Every developer reading this will agree to this — When a developer is engrossed into his codes, a slight distraction or divergence is a big “NOT NAAOOW DUDE” moment for him!!! 😉 Having to look up an RGB value or turning to a teammate every time to ask which typeface is being used could lead to big gaps in his productivity.
And trust these are not the biggest challenges… The biggest is —
When the developer has successfully implemented the design, there is still a possibility that his dear designer friend will make a visual change, at which point where he will have to manually inspect the design again and figure out what exactly has changed!
3. Product Manager
The goal of a product manager is a harmonious sync between the designers and developers on his table. And especially when team members are remotely located it is very difficult for the product manager to keep all on the same page. Lacking which, it will definitely lead to miscommunication and errors in the project.
The easier way out for pixel perfect apps
Developers should not have to make any guesses that lead to errors and lose time. On the other hand, creating detailed specs manually is tedious and takes a lot of the designer’s time.
Is there a better way? I believe there is.
Thankfully, online tools exist to help all 3 with their challenges. These tools take in Photoshop or Sketch documents and produce a specification for developers, including code snippets and image assets. These tools also track changes between versions of the design. That’s where Zeplin, Avocode etc come into the picture. However, these tools are for inspecting, not editing or for creating functional prototypes. You still need to create and edit your files in Photoshop or Sketch and then open the files for inspection in one of these tools.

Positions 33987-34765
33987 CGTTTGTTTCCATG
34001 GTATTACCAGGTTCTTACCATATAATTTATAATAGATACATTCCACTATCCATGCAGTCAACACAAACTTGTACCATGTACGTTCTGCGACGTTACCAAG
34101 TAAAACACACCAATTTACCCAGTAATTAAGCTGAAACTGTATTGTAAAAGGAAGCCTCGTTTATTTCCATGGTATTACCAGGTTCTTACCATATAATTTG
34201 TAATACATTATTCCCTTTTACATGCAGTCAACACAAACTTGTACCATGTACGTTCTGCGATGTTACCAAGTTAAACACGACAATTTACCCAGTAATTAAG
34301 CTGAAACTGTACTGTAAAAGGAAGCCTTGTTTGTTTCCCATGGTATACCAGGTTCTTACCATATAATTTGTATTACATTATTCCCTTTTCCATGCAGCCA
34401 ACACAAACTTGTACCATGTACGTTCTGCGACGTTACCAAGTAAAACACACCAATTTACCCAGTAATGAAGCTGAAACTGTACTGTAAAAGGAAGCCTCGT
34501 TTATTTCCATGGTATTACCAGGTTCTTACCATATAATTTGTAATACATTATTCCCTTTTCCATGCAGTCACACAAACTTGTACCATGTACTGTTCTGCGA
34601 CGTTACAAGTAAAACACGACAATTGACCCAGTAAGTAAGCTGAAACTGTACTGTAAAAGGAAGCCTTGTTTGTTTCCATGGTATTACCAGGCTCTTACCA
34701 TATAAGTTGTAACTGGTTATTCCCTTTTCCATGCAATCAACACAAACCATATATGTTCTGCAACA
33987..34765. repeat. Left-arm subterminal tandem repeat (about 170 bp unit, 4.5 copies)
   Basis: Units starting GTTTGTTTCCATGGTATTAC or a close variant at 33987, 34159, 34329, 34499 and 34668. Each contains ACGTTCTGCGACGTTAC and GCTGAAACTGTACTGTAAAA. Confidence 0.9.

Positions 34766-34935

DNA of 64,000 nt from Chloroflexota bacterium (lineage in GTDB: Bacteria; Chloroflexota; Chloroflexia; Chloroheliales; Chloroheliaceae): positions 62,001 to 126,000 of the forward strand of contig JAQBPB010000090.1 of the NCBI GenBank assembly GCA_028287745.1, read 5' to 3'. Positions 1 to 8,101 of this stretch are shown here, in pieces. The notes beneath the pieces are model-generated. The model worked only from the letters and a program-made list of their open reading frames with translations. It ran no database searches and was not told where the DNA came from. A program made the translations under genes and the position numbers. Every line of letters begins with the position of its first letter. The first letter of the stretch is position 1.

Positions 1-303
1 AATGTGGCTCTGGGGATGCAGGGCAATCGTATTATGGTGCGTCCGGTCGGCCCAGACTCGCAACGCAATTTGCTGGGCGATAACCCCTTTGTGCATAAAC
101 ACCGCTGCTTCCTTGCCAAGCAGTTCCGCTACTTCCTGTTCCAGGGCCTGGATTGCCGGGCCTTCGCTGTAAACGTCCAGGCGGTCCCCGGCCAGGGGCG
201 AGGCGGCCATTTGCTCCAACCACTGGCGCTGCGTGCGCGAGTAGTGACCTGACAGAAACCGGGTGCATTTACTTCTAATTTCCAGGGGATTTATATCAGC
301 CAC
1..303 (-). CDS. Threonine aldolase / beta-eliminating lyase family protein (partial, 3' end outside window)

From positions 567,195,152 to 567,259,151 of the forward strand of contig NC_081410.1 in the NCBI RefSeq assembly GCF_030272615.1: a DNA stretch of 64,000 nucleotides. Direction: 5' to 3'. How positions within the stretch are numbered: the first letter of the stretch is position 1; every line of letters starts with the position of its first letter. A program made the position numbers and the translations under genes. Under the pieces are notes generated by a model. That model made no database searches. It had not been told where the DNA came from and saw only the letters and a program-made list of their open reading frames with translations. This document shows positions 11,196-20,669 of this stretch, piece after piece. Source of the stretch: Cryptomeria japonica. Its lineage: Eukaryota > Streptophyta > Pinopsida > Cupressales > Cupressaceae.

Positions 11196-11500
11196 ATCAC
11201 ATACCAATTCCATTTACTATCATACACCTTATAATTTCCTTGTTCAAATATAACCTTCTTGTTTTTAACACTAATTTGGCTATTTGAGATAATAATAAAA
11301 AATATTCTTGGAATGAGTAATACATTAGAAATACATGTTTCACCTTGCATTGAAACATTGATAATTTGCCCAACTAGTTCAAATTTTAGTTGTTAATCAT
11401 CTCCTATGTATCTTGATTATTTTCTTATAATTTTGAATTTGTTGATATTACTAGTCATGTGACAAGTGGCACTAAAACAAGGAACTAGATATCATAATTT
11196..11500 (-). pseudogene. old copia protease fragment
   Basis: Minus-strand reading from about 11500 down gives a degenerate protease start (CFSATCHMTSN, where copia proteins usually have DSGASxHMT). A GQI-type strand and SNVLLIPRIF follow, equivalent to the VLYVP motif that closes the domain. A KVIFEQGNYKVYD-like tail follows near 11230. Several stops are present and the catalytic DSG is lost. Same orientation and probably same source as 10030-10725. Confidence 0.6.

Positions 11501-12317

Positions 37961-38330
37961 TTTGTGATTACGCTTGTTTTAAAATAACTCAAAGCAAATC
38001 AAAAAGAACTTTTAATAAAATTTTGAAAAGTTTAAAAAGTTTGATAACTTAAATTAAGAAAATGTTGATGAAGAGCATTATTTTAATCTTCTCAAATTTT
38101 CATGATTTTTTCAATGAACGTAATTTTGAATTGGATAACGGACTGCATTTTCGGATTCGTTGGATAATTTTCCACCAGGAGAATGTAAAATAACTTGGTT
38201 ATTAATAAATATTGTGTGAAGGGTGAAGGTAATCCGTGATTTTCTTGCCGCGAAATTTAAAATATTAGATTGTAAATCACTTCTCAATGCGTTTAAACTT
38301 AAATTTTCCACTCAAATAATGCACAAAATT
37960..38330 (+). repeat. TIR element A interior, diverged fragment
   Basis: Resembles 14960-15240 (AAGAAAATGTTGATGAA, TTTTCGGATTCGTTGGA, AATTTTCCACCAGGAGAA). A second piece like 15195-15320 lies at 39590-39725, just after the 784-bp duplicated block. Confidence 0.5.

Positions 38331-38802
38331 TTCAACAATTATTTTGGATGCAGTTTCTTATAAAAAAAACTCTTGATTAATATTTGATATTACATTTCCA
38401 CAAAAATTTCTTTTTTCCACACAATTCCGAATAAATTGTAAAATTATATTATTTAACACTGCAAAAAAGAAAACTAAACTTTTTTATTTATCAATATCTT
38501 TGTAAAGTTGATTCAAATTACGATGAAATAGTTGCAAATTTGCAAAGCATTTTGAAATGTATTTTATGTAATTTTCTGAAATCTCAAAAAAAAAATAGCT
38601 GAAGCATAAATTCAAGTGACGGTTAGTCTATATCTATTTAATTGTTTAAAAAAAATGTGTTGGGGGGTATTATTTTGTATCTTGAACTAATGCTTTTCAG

Annnnnd, then comes in SPECS by CanvasFlip!
Considering the challenges in the tools mentioned above, we started building SPECS by CanvasFlip, a pixel-perfect way to hand designs off to your engineering team. CanvasFlip is already a prototyping and usability testing solution. The idea was to make it a single source of access for product teams. SPECS would make handing off designs to development teams a breeze. Create style guides, get a pixel-to-pixel measurement, discuss design challenges, export adaptively, and generate real code for any design element. It is soon releasing in BETA…
(Please let us know which features you would like to see added to SPECS! You can also leave a comment here. We’d appreciate your feedback.)
And did I say, Top 50 teams will get early access to SPECS just by answering these 5 simple yes-no questions. ( Sorry for the plug but I have to job to keep, you know… 🙂
Successful product development requires effective collaboration between designers and developers. That sounds nice in theory, but in reality, we know it’s a big challenge. But, that’s what we are for — Making the product design and development process easy for you!